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Yoshikawa Kanpô (吉川観方)

Kataoka Gadô IV (片岡我童) as Miyuki (みゆき) in Shôutsushi asagao nikki
No artist seal
Satô Shô han (Satô Shôtarô) at top right below artist signature; and another seal (Satô ko) in the lower left corner
(H x W)
Dai-ôban nishiki-e
42.2 x 28.9 cm
Excellent deluxe edition with silver mica background
Very good color and condition (very slight soil in margins; a few tiny marks)
Price (USD/¥):
$725 / ¥ ... contact us

Order/Inquiry: YKP01 


Yoshikawa Kanpô (吉川観方; given name Kenjirô), 1894-1979, was born in Kyoto made his name as a Nihonga-style painter and writer, as well as a stage designer and advisor to the Shôchiku kabuki theatrical company in Kyoto. He studied Nihonga painting with Nishibori Tôsui (dates unknown) beginning in 1901 and later with Takeuchi Seihô (1864-1942). By the time he graduated with honors from the Kyoto Specialist School of Painting in 1918 and a graduate degree in 1920 from the Kyoto City Specialist School of Painting, he had already begun exhibiting with the Bunten in 1917. Evetually stopped exhibiting paintings, but continued to accept commissions while also briefly designing Shin Hanaga-style woodblock prints, among these a famous series of actor portraits published by Satô Shôtarô between 1922 and 1924, and apparently ceased making any more prints after 1925. He also produced landscapes (fûkeiga) and pictures of beautiful women (bijinga). Yoshikawa then concentrated on other pursuits, including playing the biwa (琵琶) and kokyû (胡弓). He authored several books on topics such as kabuki, Japanese dolls, and Japanese customs (including Faces in color prints, Contemporary actors on stage, Collected famous treasured dolls, Mirrors and designs, History of changes in sash design, and History of Japanese folk customs) and two illustrated volumes on ghosts (1925).

Shôutsushi asagao nikki (Recreating the true diary of morning glory: 生写朝顔日記) is a romantic tale about Asagao ("Morning Glory"), the young daughter of a wealthy samurai who flees her family after mistakenly believing she will be forced to abandon her lover Asojirô and marry a stranger. Unknown to Asagao, the "stranger" happens to be Asojirô, whose name was changed to Komazawa Jirôzaemon after his recent adoption into a samurai family. While on the run she calls herself Miyuki and is forced to eke out a living by playing the koto (琴) at an inn. One day she encounters her lover by chance, who sees that she is now destitute and blind from tears and grief. Suddenly he is called away by his lord and Miyuki despairs, running after him in a fierce storm. Unable to cross the river, she is ready to throw herself into the raging water, but is stopped by a retainer of her father. Miyuki ultimately regains her sight after curing her blindness with a drug left for her by Asojirô.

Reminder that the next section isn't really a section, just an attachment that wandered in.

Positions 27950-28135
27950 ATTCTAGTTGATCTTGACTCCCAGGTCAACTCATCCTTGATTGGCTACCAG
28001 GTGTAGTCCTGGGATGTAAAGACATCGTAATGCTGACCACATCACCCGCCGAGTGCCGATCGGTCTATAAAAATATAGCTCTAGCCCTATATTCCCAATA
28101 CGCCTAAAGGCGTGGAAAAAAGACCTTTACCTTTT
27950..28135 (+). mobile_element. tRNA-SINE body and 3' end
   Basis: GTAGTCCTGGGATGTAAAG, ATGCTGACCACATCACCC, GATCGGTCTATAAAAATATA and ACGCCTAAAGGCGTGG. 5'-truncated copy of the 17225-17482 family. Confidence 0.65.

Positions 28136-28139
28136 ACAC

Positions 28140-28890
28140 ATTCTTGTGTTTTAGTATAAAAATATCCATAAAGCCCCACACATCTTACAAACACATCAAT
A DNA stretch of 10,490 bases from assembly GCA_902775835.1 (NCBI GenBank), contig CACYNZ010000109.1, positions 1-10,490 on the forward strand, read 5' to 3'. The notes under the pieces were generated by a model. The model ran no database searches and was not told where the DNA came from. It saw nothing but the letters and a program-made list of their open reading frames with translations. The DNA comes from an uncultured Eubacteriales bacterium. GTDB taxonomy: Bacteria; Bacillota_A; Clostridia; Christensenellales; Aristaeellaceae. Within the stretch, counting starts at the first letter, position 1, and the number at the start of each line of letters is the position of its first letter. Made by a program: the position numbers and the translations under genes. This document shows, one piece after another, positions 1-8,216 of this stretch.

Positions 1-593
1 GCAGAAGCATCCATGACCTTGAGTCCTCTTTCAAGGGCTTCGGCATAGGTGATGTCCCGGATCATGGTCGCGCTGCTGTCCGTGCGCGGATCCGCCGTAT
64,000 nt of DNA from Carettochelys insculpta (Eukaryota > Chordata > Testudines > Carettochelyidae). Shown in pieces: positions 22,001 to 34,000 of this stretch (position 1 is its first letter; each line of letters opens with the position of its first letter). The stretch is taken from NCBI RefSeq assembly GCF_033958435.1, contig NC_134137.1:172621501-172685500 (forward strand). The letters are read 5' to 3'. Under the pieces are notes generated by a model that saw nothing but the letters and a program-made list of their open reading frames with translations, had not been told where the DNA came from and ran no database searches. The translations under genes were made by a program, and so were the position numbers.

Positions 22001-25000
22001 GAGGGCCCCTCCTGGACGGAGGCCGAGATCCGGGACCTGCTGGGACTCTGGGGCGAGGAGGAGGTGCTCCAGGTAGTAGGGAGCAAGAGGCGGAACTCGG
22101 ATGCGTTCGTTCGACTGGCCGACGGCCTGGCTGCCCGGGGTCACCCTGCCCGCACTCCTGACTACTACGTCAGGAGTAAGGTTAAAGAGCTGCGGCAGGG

Kanpô's mica-ground design is a poignant portrayal of the blind Miyuki as she adjusts the plectra on her fingers as she prepares to play for Asojirô. Kanpô's manner of drawing her closed eyes is reminiscent of traditional ukiyo-e depictions of zatô (座頭 blind masseurs and musicians), effectively suggesting Miyuki's blindness. Kanpô's design subtlety expresses the two-fold nature of the onnagata (女方 or 女形 "woman's manner," that is, the male actor of female kabuki roles) in its "female likeness" (女らしさ onna-rashisa) aligned with a "masculine" strength. The restrained elegance of Kanpô's style distinguishes it from the work of other shin hanga artists and is perhaps a reflection of his Kyoto origins.

Impressions of this design are in many of the major museums around the world, including The Art Institute of Chicago (1939.1587, ex-Frederick Gookin Collection); Toledo Museum of Art (1939.412); Museum of Fine Arts, Boston (38.712); British Museum (1981,1021,0.6); and the National Gallery of Australia.

Although not indicated on the print, the 1930 Toledo catalog (*) states that the carver of this design was Maeda [Kentarô] and the printer Ôiwa [Tokuzô].

References: Amy Reigle Stephens (ed.), The New Wave: Twentieth-century Japanese prints from the Robert O. Muller Collection, 1993, no. 216; Toledo Museum of Art, Fresh Impressions: Early Modern Japanese Prints, 2013, no. 336; Kendall Brown and Hollis Goodall-Cristante, Shin-Hanga: New Prints in Modern Japan, 1996, figs.30-32, cat. 4A-C; Lawrence Smith, Modern Japanese Prints 1912-1989, no. 42 (plate 43, British Museum impression); * Toledo Museum of Art, A Special Exhibition of Modern Japanese Prints. 1930, no. 329.